I was half mental last Friday morning. At this stage in my bowhunting life, I thought I was through with only quasi-aiming at a deer. You know, punching the trigger the second you see the pin somewhere in the general vicinity of the vitals, maybe. But that’s exactly what I did.

And like I said, I got lucky. The truth is that as I’ve become a better long-range shooter on the range, I have toyed with the idea of stretching out my self-imposed field limit of about 30 yards in the whitetail woods (I’ve shot a little over that before, but not much). So in the end, this screw up is probably well timed. It has convinced me to keep it at 30.

 

Comments (21)

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from bonifas9017 wrote 1 year 23 weeks ago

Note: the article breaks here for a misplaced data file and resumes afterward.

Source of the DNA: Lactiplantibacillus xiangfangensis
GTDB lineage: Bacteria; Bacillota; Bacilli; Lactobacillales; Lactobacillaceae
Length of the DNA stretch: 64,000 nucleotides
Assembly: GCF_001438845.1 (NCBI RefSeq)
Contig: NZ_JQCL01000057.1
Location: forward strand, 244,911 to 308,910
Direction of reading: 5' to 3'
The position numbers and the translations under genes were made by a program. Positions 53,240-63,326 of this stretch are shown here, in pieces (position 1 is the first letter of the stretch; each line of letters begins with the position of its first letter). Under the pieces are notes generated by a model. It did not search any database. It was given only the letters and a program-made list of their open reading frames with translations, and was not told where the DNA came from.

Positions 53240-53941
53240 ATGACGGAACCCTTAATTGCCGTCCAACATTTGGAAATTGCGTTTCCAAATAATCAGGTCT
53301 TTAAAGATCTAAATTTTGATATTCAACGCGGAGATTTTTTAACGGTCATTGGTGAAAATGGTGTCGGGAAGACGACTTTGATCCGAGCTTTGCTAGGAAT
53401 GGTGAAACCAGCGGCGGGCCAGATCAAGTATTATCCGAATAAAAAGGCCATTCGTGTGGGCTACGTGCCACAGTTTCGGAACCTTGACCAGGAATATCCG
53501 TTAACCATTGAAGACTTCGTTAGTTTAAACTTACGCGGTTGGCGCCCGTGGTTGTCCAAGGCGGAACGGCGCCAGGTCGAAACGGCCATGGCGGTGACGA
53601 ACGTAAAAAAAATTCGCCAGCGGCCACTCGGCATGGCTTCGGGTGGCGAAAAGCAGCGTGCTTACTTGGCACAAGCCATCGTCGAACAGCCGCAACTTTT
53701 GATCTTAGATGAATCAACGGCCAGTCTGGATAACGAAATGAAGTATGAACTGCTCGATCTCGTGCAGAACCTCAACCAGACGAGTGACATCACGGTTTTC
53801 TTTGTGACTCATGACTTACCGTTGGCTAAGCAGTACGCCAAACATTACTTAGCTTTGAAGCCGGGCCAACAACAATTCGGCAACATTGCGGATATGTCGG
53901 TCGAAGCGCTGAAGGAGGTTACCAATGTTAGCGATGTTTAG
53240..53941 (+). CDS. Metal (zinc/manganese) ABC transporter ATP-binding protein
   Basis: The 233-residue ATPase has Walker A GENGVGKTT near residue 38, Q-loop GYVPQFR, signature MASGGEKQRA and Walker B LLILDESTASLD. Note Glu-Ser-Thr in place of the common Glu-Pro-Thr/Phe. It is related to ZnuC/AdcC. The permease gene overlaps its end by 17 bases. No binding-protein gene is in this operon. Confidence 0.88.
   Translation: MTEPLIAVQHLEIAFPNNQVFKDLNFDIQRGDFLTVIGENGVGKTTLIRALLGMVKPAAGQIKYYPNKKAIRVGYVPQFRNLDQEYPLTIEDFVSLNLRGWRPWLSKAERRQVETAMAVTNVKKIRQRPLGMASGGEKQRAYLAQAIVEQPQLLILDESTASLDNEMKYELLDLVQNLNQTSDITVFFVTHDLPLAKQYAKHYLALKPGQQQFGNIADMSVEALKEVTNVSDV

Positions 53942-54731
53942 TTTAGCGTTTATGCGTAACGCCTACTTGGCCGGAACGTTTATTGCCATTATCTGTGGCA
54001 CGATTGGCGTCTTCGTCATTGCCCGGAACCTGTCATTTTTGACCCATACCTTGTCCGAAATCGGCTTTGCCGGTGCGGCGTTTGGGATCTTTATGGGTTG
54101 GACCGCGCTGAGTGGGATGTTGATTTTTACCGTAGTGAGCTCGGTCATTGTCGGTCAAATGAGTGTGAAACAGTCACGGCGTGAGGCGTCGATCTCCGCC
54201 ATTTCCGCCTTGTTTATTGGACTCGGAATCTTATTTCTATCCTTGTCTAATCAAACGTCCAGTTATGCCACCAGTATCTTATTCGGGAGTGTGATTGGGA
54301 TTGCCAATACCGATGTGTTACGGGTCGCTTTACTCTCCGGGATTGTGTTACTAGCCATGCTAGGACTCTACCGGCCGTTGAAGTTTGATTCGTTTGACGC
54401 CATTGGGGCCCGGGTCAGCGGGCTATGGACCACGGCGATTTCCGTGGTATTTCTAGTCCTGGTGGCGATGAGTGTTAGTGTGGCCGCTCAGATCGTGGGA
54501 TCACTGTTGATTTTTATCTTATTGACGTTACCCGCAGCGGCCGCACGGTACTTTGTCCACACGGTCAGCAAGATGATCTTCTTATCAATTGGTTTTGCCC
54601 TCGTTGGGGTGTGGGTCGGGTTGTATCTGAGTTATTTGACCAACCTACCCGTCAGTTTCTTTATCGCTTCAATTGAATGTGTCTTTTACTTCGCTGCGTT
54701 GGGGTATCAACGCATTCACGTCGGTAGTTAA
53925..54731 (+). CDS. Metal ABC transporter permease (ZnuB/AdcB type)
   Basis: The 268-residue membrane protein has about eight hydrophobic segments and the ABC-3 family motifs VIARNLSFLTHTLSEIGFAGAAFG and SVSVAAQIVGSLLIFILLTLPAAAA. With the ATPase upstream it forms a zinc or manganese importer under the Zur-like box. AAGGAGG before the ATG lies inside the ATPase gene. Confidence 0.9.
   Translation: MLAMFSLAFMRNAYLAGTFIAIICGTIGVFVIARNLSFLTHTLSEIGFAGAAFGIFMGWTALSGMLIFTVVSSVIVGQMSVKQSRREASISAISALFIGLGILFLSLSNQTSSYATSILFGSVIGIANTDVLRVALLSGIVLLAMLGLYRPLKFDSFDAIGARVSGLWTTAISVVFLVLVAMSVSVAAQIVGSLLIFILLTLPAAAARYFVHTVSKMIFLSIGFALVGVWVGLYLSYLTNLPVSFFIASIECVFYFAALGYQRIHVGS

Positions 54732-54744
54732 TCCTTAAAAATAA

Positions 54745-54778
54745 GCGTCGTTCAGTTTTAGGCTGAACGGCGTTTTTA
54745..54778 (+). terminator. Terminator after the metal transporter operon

well put. the guy i hunt with has pins out to 50 yards and think since he he those he can kill anything up to and within 50 yards. i have told him repeatedly not to but never fails he tries and thankful never wounded any deer. but he also have not hit any deer at all. just need to be calm and let them come in.

+2 Good Comment? | | Report
from MarkStapleton wrote 1 year 23 weeks ago

Couldn't agree more. I have limited myself to 30 yards for the exact same reasons. I could probably pull off a longer shot but I am just not comfortable doing so and would hate to leave a deer wounded or maimed.

+2 Good Comment? | | Report
from buckhunter wrote 1 year 23 weeks ago

I know a lot of guys who can hit the 10 ring at 50 yards on the range but consistently miss deer in the woods.

I feel most modern compound bows with the bells and whistles are designed for the range and not the woods. Have you ever followed a professional shooter on the range? Takes about 2 minutes to set up his shot. You do not have that luxury in the woods.

+2 Good Comment? | | Report
from Tom-Tom wrote 1 year 23 weeks ago